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Stump The Chump technical screen questions

October 12, 2012[Stump The Chump technical screen questions]

2) Late Collisionincomputer networkingis a type of collision found inCSMA/CDbasedprotocols. Specifically a late collision is one that happens further into the packet than is allowed for by the protocol standard in question.In 10 megabit shared medium ethernet, if a collision error occurs after the first 512 bits of data are transmitted by the transmitting station,[1]a late collision is said to have occurred. Importantly, late collisions are not re-sent by theNICunlike collisions occurring before the first 64 octets; it is left for the upper layers of theprotocol stackto determine that there was loss of data.As a correctly set up CSMA/CD network link should not have late collisions, the usual possible causes are full-duplex/half-duplex mismatch, exceeded Ethernet cable length limits, or defective hardware such as incorrect cabling, non-compliant number of hubs in the network, or a bad NIC.3) Hot Standby Router Protocol(HSRP) is aCiscoproprietaryredundancy protocol for establishing a fault-tolerantdefault gateway, and has been described in detail inRFC 2281.The protocol establishes a framework between network routers in order to achieve default gateway failover if the primary gateway becomes inaccessible,[1]in close association with a rapid-converging routing protocol likeEIGRPorOSPF. By multicasting packets, 4) HSRP sends its hello messages to themulticast address224.0.0.2 (all routers) for version 1, or for version 2[2], usingUDPport 1985, to other HSRP-enabled routers, defining priority between the routers. The primary router with the highest configured priority will act as avirtualrouter with a pre-defined gateway IP address and will respond to the ARP request from machines connected to the LAN with the MAC address 0000.0c07.acXX where XX is the group ID inhex. If the primary router should fail, the router with the next-highest priority would take over the gateway IP address and answer ARP requests with the same mac address, thus achieving transparent default gateway fail-over5) Priority and Preempt, (Load Balancing)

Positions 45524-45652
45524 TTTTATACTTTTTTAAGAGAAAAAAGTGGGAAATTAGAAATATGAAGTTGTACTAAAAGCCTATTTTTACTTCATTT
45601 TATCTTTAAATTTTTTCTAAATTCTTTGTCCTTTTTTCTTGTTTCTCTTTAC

6) Ping the desired IP address, then do a show ARP on the Default gateway of the device, This gives you the MAC Address, Then do a Show Mac-Address Address MAC ADDRESS FROM SHOW ARP To get the interface associated with that MAC.Or if this is a Cisco Device and you are looking for Cisco Device you could do a Show CDP Neighbor.7) Think of it like a highway - the only difference being is the car traveling the highway cannot "choose" which off-ramp to take, it has to be told.

Computer "A" on network "A" sends the messenger in his car down the freeway (ethernet). As he leaves the building (the computer) he travels down a side street (ether cable) and finally comes into contact with the main traffic. On a 24 port switch, see this as being a long "main" street with 24 exist or side-streets. As the car travels past each street (device plugged directly into the switch) the driver calls out "I'm going to such-and-such address!" and if the computer on that branch answers "Hey, that's me!" the car continues on the path.

Now, when there's another switch involved where the destination computer resides, the car travels past the street where the other switch is connected. The driver screams out the intended address, but this time, the network "B" switch says "I'm not him, but he's down this way!"

Once the driver heads onto the other "main street" the same process begins again.

Sorry if the analogy sounds "childish" but it tends to get the correct idea across to packet forwarding, TCP itself and how Ethernet functions.8) Frame Relayis a standardizedwide area networktechnology that specifies the physical and logical link layers of digital telecommunications channels using apacket switchingmethodology. Originally designed for transport acrossIntegrated Services Digital Network(ISDN) infrastructure, it may be used today in the context of many other network interfaces.9) Adata link connection identifier(DLCI) is aFrame Relay10 bit wide link-local virtual circuit identifier used to assign frames to a specificPVCorSVC. Frame Relay networks use DLCIs tostatistically multiplexframes. DLCIs are preloaded into each switch and act as road signs to the traveling frames.[1]The standard allows the existence of 1024 DLCIs, however only numbers from 16 to 991 are available for end users' equipment. The rest are reserved for various management purposes.[2]